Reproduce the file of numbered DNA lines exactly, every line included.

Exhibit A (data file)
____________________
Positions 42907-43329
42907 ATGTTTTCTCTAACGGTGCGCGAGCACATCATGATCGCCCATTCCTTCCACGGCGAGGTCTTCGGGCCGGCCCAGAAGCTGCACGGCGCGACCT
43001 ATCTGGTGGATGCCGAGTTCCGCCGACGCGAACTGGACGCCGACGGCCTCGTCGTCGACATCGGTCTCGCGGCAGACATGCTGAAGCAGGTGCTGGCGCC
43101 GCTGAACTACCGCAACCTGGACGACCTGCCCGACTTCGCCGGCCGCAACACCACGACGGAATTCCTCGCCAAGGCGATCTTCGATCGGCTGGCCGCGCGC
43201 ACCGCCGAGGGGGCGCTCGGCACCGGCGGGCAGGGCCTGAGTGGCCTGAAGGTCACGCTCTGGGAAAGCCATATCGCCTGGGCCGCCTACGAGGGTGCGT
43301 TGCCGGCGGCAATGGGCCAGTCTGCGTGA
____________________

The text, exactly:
Positions 42907-43329
42907 ATGTTTTCTCTAACGGTGCGCGAGCACATCATGATCGCCCATTCCTTCCACGGCGAGGTCTTCGGGCCGGCCCAGAAGCTGCACGGCGCGACCT
43001 ATCTGGTGGATGCCGAGTTCCGCCGACGCGAACTGGACGCCGACGGCCTCGTCGTCGACATCGGTCTCGCGGCAGACATGCTGAAGCAGGTGCTGGCGCC
43101 GCTGAACTACCGCAACCTGGACGACCTGCCCGACTTCGCCGGCCGCAACACCACGACGGAATTCCTCGCCAAGGCGATCTTCGATCGGCTGGCCGCGCGC
43201 ACCGCCGAGGGGGCGCTCGGCACCGGCGGGCAGGGCCTGAGTGGCCTGAAGGTCACGCTCTGGGAAAGCCATATCGCCTGGGCCGCCTACGAGGGTGCGT
43301 TGCCGGCGGCAATGGGCCAGTCTGCGTGA